In the book, Jack references a family tradition of Bella taking Lucy to buy a special dress and to lunch at Filene’s. Though the store doesn’t exist any longer, Filene’s was a department store in Boston’s Downtown Crossing area.
Because Filene’s placed their markdowns on the bottom floor, they helped coin the term “bargain basement.” Perhaps the most famous of their bargains was the semiannual “running of the brides” when wedding gowns went on sale.
Filenes also had a famous clock that became a common meeting place for shoppers, hence the phrase “Meet me at the clock.” My mother often reminisces about the lunches she’d enjoy after meeting her girlfriends under the clock and working up an appetite hunting for bargains in the basement.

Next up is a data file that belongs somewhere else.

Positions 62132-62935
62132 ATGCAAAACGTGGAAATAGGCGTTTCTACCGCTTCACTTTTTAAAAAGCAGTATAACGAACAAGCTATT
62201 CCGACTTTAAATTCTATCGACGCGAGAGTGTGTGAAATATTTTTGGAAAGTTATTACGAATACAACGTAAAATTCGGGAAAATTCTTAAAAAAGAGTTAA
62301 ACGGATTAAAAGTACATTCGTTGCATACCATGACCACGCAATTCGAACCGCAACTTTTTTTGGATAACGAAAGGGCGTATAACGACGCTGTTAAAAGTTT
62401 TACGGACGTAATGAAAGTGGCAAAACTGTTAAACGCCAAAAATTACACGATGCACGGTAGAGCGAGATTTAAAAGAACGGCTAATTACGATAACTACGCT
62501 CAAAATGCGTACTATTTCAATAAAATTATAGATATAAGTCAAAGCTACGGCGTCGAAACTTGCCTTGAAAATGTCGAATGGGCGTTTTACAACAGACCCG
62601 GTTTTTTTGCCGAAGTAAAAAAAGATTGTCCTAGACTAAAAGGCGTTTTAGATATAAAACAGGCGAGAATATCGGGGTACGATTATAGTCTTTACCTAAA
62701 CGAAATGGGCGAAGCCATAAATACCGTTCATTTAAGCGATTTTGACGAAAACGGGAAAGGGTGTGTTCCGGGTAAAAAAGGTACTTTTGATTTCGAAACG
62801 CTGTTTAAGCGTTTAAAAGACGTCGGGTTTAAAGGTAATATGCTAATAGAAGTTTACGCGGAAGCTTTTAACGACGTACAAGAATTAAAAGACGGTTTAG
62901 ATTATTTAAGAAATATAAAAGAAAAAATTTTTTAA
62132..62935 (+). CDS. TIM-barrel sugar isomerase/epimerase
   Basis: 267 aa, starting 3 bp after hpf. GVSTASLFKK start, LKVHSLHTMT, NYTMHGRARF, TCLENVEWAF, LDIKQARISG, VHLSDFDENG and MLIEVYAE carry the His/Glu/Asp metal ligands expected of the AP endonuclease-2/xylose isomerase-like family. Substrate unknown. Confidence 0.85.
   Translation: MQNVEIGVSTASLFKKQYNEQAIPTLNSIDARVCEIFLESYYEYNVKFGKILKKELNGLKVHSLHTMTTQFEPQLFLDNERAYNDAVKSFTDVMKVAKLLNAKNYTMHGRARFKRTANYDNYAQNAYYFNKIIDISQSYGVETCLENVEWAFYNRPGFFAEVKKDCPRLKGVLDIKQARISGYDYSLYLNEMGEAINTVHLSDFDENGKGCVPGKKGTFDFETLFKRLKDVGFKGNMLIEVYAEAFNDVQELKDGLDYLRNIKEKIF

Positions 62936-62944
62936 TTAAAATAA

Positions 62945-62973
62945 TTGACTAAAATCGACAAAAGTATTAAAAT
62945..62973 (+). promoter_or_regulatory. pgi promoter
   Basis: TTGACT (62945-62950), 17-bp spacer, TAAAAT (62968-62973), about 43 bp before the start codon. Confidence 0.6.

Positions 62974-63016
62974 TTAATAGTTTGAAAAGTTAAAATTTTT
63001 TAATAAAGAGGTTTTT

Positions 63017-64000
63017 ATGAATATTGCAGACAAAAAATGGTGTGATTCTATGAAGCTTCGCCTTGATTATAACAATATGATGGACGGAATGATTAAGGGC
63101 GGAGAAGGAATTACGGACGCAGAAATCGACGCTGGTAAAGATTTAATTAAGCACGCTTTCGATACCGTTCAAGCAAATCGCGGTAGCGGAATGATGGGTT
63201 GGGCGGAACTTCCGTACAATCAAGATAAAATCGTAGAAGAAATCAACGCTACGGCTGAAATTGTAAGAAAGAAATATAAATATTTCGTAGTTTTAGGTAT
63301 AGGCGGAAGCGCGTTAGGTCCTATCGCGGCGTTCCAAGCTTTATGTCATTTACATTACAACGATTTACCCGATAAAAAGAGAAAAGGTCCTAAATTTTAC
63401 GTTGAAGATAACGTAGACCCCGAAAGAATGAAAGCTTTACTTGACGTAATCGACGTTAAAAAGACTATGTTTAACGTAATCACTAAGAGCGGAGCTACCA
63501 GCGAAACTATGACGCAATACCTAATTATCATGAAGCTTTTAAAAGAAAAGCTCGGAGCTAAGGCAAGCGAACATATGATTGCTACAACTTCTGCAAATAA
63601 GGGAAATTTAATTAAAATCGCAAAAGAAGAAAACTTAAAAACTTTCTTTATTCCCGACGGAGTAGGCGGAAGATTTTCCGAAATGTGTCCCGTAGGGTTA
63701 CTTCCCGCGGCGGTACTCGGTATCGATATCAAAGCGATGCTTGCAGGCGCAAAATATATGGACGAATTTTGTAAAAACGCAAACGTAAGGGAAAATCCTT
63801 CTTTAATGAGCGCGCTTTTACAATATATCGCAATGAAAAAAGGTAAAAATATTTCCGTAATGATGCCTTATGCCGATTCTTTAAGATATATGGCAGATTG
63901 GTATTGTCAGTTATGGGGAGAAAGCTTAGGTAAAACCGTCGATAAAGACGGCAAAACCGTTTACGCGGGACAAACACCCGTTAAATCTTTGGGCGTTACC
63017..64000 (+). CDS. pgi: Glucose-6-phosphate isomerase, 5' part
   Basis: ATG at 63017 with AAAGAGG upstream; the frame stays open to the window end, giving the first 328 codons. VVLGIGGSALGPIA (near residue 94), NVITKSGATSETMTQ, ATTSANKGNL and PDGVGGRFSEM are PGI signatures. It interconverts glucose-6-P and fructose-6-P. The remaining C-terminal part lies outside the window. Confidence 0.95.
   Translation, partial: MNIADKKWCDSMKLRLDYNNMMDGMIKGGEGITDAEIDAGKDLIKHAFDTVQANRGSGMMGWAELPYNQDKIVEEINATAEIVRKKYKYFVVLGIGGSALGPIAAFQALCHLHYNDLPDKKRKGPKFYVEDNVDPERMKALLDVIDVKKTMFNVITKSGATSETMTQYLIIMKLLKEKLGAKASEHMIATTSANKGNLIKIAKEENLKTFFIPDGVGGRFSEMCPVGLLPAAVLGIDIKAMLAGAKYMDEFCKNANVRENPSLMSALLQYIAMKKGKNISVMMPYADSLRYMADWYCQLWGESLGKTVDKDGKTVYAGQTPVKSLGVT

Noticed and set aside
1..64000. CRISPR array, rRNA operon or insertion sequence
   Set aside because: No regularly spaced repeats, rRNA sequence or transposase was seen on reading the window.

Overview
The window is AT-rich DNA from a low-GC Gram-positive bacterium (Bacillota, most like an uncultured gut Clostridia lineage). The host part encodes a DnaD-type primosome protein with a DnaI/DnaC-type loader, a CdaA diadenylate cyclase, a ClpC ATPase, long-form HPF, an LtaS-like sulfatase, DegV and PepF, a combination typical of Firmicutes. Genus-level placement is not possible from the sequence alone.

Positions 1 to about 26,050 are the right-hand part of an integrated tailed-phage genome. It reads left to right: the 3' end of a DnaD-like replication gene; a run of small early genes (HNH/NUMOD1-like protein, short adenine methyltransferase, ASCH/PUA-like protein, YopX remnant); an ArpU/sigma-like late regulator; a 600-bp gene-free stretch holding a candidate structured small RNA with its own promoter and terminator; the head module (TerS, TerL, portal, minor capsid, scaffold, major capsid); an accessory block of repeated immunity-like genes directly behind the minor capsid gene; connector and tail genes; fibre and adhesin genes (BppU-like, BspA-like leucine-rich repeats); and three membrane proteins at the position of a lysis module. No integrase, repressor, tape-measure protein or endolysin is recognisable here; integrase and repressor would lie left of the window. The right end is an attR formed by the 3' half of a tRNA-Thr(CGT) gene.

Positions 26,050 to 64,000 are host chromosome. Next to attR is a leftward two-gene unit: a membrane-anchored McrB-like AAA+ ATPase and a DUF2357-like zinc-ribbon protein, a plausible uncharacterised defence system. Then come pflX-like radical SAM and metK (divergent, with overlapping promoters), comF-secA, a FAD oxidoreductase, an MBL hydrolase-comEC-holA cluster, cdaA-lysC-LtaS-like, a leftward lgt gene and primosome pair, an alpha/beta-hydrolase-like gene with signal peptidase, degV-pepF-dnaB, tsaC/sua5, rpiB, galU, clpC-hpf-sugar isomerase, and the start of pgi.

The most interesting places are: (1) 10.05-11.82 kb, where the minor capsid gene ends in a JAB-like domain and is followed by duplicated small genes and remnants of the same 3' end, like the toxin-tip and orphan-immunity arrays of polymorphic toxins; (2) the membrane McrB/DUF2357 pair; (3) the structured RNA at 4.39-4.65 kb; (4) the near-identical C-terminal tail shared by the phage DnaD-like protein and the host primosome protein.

Sadly, the store filed for bankruptcy and shuttered for good several years ago. The Downtown Crossing store was leveled soon after. So, no more meetings under the clock or running of the brides, except in my novel, The Lost Art of Second Chances.
Time again to visit some research for The Lost Art of Second Chances. Once Bella leaves Italy, she establishes herself in America. Specifically, she lives in a suburb outside of Boston. In one key scene in the book, Bella and her family enjoy an outing to Revere Beach.
Revere Beach is about four miles north of Boston. Established in 1895, the beach quickly became popular, especially with immigrants to the area. After a thirty year decline, revitalization efforts in the mid-1990s, along with a sand sculpting competition and festival provided a resurgence to the area.